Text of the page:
Okay. Wow. Okay. So there’s a lot of fast fingers in there. I don’t remember exactly what those are called. 16th note glissando glides down. I don’t think they’re technically glissandos. They’re like those things. That takes some effort.

Shanna:
Yeah. Yeah. And so I really loved this song. I thought it was so cute, and I practiced a lot for this audition for this honor band. And for me, practicing looked like going into my bedroom, which was covered in New Kids on the Block posters and Garfield posters, as you do when you’re that age.

Laura:
Just a bunch of hotties. Just a bunch of hotties on your wall.

Shanna:
Yeah. Yeah. Yeah. Yeah. Exactly. Sitting on my twin bed with my little music stand in front of me and playing it over and over and redoing parts I messed up. So I did not have a coach. I did not have a teacher.

I feel like in this day and age, if Elle is trying out for something, I better get her some coaching or something like that. No. No. No. None of that kind of stuff existed back then in my world.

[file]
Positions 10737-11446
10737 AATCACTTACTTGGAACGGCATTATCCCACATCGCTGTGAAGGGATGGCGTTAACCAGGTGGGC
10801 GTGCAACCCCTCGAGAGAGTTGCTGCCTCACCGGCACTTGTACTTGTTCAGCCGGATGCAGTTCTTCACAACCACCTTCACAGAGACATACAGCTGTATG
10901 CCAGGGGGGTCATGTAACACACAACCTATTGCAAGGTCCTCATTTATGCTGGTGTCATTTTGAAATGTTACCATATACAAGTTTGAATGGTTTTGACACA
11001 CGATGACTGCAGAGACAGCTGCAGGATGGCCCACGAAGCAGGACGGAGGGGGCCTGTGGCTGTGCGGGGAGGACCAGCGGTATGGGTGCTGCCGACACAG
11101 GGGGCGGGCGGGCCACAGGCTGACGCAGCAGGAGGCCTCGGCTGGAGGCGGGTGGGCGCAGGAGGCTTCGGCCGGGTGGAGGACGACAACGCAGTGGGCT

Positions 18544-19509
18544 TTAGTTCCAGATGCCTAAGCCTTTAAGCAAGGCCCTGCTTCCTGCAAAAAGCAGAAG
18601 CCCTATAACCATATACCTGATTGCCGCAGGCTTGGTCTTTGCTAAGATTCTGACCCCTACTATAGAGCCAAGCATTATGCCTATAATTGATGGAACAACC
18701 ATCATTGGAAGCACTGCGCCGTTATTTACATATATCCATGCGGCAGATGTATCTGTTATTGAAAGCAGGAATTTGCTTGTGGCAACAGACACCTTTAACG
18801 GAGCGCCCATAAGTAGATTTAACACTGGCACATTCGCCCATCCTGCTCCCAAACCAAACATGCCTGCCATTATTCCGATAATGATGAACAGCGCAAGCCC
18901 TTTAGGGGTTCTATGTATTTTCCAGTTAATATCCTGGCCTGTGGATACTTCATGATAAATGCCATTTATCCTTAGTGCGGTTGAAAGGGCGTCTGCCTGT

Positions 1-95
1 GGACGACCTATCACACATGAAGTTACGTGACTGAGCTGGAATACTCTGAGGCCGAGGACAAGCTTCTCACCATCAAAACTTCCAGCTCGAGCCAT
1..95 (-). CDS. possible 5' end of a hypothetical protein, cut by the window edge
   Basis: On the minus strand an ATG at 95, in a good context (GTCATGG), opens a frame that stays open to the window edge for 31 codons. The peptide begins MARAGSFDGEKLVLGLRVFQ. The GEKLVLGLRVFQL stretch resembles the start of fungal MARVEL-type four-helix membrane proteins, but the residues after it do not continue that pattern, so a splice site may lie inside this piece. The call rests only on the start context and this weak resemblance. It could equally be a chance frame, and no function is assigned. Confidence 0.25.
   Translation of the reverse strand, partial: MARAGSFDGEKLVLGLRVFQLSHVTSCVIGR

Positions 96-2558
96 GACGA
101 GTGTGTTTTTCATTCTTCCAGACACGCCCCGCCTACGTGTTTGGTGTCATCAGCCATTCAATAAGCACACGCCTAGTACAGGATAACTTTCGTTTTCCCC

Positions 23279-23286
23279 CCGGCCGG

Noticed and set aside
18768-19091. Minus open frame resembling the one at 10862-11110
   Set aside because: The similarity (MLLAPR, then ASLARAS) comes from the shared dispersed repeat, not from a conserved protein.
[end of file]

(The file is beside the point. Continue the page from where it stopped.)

Laura:
You were self motivated.

Shanna:
I was. I was self motivated, and I’m not sure I even played it for anyone else other than the hotties on my wall, Jordan Knight thought I was great at Gavotte, basically.

Laura:
I bet he did. Yeah. I mean he’s a musical genius. I was more of a Joey girl, personally. But yeah.

Shanna:
Yeah. Joey was cute too. I liked him too. But in my opinion and theirs, I was nailing this song, and I felt really good about it. So the audition was coming up, and I was getting really excited. And I think I just need to pause here and emphasize how important it was to me at that time in my life to be good at things and be the best. That was a big part of my identity. I was an achiever.